While Becker was nowhere near the site of the murder, the men charged with the shooting claimed that Becker had arranged to have Rosenthal killed. Becker was arrested and tried by District Attorney Charles Whitman. One of the criminals who testified against Becker, Jack Rose,  was granted immunity and his testimony helped convict Becker. After two trials and countless appeals, Becker was found guilty, sentenced to die, and sent to Sing Sing prison. Becker, who admitted to being corrupt, told a reporter for the Sun, “They have convicted an innocent man. . . There is not the slightest question that those men who testified against me were all liars, the worst of perjurers.”


Trial spectators outside the Tombs prison, hoping for a sight of Becker


On July 30, 1915, Becker became the first police officer in America executed for a crime. Due to a malfunction in the electric chair, it took him almost 9 terrible minutes to die.



Posted in executions, gangsters, murder, New York

The World’s Greatest Con Man

By the time Victor Lustig settled in America, he had already pulled off one of the greatest cons in history. Posing as a government official, Lustig had sold the Eiffel Tower for 7, 000 tons of scrap to a metal dealer. The Eiffel Tower.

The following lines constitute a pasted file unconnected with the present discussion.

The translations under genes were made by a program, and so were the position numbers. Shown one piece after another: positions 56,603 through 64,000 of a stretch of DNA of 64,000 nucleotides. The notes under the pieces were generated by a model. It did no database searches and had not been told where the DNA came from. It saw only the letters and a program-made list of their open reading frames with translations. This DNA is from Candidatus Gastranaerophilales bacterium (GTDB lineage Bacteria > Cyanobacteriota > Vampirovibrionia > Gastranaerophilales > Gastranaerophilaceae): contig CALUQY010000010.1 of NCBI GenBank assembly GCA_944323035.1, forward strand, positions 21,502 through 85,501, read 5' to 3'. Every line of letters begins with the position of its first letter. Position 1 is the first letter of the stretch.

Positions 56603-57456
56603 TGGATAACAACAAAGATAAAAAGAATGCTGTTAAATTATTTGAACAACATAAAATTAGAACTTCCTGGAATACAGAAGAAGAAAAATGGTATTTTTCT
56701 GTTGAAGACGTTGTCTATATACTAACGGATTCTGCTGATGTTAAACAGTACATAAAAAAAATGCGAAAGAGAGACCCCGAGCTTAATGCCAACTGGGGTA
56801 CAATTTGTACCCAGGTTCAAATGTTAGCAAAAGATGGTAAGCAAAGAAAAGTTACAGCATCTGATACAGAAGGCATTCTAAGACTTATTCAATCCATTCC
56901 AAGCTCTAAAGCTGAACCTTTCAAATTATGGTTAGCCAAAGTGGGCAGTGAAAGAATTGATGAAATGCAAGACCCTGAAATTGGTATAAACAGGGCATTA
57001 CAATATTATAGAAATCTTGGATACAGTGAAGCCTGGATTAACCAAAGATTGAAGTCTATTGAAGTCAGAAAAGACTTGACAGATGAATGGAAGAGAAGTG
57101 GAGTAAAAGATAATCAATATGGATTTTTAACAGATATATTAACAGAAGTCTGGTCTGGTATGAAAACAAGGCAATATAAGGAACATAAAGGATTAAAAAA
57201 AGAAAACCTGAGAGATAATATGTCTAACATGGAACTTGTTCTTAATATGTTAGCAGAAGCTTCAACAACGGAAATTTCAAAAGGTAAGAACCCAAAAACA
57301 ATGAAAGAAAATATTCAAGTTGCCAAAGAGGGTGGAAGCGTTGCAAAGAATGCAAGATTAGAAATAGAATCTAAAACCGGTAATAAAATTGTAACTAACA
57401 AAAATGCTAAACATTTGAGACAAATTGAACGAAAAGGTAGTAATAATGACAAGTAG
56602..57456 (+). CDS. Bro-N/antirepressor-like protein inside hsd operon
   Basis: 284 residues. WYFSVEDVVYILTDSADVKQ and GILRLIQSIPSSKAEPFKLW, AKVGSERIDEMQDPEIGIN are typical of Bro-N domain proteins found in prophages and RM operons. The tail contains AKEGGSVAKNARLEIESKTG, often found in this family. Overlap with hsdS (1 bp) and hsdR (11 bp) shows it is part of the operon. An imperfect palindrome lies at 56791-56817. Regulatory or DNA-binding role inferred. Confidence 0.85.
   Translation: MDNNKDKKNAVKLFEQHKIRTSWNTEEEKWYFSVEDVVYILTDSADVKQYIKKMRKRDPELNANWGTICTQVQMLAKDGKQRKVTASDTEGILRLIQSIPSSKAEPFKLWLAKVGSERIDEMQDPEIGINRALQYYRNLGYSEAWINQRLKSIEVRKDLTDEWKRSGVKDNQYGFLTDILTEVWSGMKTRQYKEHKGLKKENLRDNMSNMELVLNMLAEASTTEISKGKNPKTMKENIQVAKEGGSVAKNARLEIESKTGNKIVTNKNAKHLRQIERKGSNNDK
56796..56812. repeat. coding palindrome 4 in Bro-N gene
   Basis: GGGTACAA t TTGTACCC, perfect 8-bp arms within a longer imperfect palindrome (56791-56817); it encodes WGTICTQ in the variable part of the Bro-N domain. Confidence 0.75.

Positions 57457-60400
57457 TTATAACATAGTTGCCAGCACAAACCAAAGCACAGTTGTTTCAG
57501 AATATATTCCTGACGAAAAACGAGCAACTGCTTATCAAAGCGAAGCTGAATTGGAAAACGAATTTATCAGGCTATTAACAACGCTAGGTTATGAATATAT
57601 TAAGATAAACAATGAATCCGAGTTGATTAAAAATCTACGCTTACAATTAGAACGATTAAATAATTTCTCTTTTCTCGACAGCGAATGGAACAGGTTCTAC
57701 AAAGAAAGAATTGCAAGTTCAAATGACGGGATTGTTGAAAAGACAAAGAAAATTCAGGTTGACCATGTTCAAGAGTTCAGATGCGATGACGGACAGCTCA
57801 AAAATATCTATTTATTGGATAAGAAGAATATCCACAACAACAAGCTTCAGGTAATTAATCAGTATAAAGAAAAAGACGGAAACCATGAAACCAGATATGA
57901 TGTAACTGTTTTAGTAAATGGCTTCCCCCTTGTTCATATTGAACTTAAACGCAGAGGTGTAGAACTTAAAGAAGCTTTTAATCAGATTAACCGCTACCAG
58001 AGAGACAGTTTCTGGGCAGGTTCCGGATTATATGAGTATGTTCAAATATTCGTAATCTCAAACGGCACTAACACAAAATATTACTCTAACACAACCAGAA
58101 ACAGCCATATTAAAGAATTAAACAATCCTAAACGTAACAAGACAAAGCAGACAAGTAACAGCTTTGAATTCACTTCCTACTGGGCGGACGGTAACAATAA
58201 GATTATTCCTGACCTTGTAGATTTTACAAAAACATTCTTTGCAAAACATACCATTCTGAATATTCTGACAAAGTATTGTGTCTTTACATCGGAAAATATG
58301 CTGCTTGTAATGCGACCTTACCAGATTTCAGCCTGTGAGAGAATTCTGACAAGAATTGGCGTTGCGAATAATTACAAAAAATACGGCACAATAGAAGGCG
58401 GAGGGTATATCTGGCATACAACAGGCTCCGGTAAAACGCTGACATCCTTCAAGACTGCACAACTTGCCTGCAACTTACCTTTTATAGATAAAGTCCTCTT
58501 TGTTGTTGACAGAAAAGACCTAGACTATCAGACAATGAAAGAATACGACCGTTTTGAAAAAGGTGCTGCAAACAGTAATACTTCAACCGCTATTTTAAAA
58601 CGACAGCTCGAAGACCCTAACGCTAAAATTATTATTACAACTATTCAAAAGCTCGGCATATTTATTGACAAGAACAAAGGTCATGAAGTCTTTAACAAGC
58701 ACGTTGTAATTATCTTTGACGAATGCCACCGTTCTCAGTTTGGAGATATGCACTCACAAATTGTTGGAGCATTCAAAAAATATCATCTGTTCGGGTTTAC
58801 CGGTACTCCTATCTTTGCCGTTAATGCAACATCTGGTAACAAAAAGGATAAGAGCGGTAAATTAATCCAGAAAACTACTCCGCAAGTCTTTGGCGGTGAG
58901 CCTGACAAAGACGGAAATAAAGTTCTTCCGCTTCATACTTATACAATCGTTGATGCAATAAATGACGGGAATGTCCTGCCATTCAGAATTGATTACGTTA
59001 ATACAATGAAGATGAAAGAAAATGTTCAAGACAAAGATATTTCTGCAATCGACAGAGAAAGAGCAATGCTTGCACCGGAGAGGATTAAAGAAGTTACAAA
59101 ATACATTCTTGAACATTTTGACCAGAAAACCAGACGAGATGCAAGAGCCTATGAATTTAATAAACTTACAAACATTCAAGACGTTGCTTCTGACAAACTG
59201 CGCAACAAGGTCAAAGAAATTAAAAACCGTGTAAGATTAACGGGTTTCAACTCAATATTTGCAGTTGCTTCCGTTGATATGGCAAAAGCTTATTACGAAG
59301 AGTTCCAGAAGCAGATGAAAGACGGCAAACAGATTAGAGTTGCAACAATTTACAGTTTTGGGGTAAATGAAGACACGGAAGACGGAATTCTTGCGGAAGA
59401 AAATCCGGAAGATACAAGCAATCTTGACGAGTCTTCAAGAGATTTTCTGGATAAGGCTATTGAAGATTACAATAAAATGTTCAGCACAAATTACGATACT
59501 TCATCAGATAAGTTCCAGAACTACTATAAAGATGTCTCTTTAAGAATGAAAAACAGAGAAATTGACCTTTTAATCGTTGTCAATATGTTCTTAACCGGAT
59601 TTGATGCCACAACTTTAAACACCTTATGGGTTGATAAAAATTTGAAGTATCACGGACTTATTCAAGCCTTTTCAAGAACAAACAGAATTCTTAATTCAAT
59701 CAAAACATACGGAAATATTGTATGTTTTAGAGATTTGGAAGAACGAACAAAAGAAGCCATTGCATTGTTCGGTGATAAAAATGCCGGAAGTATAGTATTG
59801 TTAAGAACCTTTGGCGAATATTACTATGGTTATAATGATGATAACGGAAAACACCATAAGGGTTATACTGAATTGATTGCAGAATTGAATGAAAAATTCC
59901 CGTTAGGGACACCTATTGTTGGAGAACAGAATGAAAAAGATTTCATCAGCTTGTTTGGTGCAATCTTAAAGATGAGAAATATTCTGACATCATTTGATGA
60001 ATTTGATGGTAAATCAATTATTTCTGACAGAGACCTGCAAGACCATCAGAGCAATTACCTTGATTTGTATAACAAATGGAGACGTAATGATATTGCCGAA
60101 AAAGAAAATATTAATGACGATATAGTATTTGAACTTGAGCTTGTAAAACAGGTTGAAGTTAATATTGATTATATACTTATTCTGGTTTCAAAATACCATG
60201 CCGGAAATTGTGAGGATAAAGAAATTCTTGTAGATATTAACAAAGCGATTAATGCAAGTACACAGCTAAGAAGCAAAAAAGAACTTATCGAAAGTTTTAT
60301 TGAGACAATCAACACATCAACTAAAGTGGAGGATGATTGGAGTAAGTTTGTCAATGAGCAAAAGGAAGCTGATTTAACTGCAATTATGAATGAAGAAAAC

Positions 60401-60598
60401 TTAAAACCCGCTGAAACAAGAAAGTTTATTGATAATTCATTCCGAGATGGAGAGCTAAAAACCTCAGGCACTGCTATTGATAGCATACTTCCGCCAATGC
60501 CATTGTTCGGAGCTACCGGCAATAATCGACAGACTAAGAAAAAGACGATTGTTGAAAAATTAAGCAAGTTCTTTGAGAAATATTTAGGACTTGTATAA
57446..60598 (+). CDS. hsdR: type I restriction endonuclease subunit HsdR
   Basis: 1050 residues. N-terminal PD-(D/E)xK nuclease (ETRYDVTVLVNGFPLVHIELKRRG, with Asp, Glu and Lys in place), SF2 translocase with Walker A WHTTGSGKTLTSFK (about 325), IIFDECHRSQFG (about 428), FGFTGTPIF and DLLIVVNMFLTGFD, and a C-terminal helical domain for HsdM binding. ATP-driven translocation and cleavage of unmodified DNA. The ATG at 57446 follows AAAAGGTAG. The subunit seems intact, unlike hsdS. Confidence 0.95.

The suave, dapper Lustig had also somehow become a Count, learned five languages fluently, acquired more than 47 aliases, a trunk of disguises, and dozens of passports. His cons included every card game imaginable, as well as something he called the Romanian money box, a device which supposedly printed hundred dollar bills. He was so good that he sold one to a Texas sheriff for $123,000.


What brought him to the attention of the Secret Service was the counterfeiting of $100 bills, which were so well done that they passed scrutiny by bank tellers. In 1935, he was caught with a key to a locker that contained $51,000 in fake bills and the plates from which they were printed.

This con finally sent to prison in Federal Detention Center in New York, from which he promptly escaped. He used a rope made out of sheets to lower himself out of the widow and down the side of the prison, in full view of dozens of witnesses. He pretended to wash the windows. He was caught in Pittsburg a few weeks later. The counterfeiting and escape caused him to sent to the inescapable Alcatraz, where, after more than 1,000 medical complaints, he died of pneumonia in 1947.

Posted in Uncategorized

Queen of Swindlers

“Mrs. Cassie Chadwick, whose amazing financial transactions culminated in the wrecking of an Oberlin bank, died in the women’s ward at the Ohio Penitentiary tonight at 10:15. . . “ So ended the mind-boggling story of one of the greatest swindlers in American history.


Cassie Chadwick

Born Elizabeth Bidgley in Canada, Chadwick was only 13 years old when first arrested for forgery. Some accounts wrote that she was let go for reasons of insanity, but she lied so frequently and moved so often than newspaper stories varied. Chadwick moved in with her sister in Cleveland, Ohio, where she quickly secured a loan based on her sister’s possessions.